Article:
That said, Jared Cook seems to be emerging as a legitimate No. 2 threat, catching three balls for 55 yards and a TD. Over the last three games, he's caught nine passes for 157 yards. Not great, but as close to a second receiver as South Carolina has right now. Besides, he's a tight end, so that's a pretty good deal of production to get out of that position.
You go into the game with the No. 2 you have.
The question remains whether another WR will step up before the end of the season to make the passing game a potent threat.
4. Another defensive hero. Eric Norwood had another good day -- five tackles, 2.5 for loss and one sack -- but so did Emanuel Cook. Cook led the team with 8.5 tackles, two for loss and his own sack. Oh, and two interceptions or something insignificant like that.
So far, losing J-Brink hasn't hurt the team that badly. But that will last only as long as someone else on the defense continues to step up. Two or three someones will need to step up against the remainder of the SEC; in addition to Florida and Tennessee, Arkansas and a surprisingly game Vanderbilt loom.
There was also a new twist for the defense when Kenny McKinley and Cook stepped in on defense. Good thing: They did just enough to knock down what would have been an almost-game-winning throw as time expired.
Not pretty, but it's a win.
Florida showed you could do this and win the SEC. But this team ain't that team or anything like it -- at least not yet.
5. Rankings and races. In the most important race of them all -- the one for the SEC East crown -- the game played in Chapel Hill meant nothing.
Other games, though, could end up changing the landscape.
Kentucky beat LSU to blast away any idea that the Wildcats would tumble out of the race after losing in Columbia. Their game against the Gators will be critical for them, Florida and South Carolina. If Kentucky wins out, South Carolina will have to do so, too. A defeat for Florida in Lexington would all but remove them from contention in the East. A Kentucky loss would give South Carolina a little more margin for error, particularly in the Arkansas game, which still worries me.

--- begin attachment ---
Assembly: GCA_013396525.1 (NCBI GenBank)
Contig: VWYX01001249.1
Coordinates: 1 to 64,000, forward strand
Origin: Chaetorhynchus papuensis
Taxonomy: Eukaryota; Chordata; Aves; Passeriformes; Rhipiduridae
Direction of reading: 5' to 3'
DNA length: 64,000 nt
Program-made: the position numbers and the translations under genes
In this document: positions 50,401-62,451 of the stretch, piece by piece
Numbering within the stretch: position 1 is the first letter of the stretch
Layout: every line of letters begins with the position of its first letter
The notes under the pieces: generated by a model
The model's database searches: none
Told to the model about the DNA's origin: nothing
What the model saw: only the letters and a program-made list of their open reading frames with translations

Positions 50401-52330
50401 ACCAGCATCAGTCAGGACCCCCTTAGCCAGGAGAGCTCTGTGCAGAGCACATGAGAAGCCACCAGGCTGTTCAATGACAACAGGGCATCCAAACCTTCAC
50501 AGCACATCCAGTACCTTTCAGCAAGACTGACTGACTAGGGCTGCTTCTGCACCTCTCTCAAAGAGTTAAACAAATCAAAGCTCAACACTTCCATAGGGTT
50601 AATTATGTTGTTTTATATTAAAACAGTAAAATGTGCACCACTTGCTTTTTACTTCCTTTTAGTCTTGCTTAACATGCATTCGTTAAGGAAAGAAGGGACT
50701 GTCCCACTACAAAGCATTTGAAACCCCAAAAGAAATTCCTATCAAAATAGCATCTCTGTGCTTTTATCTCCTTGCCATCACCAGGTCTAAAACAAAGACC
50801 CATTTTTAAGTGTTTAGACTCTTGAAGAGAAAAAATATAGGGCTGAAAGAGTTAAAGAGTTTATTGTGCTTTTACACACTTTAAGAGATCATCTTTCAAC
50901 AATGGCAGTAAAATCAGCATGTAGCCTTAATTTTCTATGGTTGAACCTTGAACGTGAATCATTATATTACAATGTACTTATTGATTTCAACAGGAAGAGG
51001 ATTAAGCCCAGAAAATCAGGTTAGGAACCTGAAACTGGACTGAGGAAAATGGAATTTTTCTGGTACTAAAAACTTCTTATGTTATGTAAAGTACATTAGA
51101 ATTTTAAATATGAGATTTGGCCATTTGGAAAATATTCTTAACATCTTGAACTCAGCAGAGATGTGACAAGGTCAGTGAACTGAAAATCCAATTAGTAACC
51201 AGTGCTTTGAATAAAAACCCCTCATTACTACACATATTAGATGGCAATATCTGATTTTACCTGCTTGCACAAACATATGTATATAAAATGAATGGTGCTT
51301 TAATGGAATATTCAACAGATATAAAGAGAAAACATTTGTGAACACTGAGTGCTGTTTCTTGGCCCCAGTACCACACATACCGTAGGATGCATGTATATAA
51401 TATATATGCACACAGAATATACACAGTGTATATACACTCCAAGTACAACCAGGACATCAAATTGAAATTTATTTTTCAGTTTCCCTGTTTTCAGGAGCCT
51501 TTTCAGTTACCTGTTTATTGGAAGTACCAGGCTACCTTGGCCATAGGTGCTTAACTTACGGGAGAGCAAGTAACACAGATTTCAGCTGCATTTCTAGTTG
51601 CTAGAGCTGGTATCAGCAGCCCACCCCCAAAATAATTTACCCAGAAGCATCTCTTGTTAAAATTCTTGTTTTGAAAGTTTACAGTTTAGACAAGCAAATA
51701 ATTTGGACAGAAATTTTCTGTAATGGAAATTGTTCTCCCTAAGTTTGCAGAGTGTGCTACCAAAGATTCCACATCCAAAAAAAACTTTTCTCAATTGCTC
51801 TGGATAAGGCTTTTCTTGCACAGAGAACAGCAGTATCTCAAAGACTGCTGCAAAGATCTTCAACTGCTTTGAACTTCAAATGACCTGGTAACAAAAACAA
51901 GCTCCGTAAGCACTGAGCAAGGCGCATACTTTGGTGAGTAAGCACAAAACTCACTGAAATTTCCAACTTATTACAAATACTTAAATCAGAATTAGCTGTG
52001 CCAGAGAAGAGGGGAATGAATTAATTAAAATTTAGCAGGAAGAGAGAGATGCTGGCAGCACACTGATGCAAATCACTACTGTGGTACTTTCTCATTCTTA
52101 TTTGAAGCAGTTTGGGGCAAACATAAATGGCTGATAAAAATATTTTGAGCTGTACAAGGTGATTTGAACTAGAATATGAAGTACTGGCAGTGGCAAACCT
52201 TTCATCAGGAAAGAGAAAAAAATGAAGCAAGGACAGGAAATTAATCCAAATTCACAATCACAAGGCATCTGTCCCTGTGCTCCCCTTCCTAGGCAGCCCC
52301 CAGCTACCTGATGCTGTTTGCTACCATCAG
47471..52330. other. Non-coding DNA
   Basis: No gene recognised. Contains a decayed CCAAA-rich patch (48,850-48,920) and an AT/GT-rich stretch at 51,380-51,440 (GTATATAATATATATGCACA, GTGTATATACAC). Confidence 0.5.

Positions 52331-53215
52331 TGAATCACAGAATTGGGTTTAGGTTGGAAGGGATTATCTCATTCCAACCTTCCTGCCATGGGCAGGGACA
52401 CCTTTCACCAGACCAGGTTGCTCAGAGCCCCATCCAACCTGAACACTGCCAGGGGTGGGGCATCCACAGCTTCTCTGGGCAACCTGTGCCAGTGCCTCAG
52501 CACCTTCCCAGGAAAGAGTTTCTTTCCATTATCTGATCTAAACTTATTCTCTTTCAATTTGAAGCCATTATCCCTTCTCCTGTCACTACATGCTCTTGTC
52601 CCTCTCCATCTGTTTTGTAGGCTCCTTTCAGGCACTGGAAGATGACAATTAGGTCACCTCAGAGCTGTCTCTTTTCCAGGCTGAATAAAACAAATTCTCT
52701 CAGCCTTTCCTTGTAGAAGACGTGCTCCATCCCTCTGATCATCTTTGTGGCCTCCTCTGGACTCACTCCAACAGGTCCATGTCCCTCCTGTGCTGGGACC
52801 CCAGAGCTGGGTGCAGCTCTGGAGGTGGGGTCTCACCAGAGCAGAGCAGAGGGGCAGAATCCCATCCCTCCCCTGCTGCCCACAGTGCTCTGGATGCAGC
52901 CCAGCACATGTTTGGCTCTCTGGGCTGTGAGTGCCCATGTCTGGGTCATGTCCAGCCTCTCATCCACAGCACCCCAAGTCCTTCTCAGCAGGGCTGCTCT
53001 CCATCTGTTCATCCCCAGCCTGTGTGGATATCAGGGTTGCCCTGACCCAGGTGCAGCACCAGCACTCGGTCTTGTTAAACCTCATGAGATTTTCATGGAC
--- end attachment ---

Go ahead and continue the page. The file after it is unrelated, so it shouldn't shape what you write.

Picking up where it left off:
Tennessee, meanwhile, is still very much in this thing. Georgia needs to beat Florida -- and not screw up along the way -- to have a chance if all of the once-defeated teams fall along the way.
Right now, the Gamecocks and the Vols control their own destiny. That game, by the way, is Oct. 27.
As for the rankings, the one that matters came out this week. The initial BCS standings have the Gamecocks at No. 6, with a No. 8 spot in the USA TODAY poll, a No. 6 ranking in the Harris poll, and a No. 3 average in the computers. The AP Poll puts South Carolina at No. 6 as well.
Of course, you can ask Southern Cal, LSU, Florida, Wisconsin, Cal, Michigan and several other teams what life has been like in the Top 10 this year, in case you haven't been paying attention.
Nothing is guaranteed. Particularly if the Gamecocks play like they did in the second half Saturday.
GRADE: C-. Only the good first half saves this team from an F. The second half was pathetic beyond words. A team that assumes any game is in hand at the half isn't ready to win the SEC.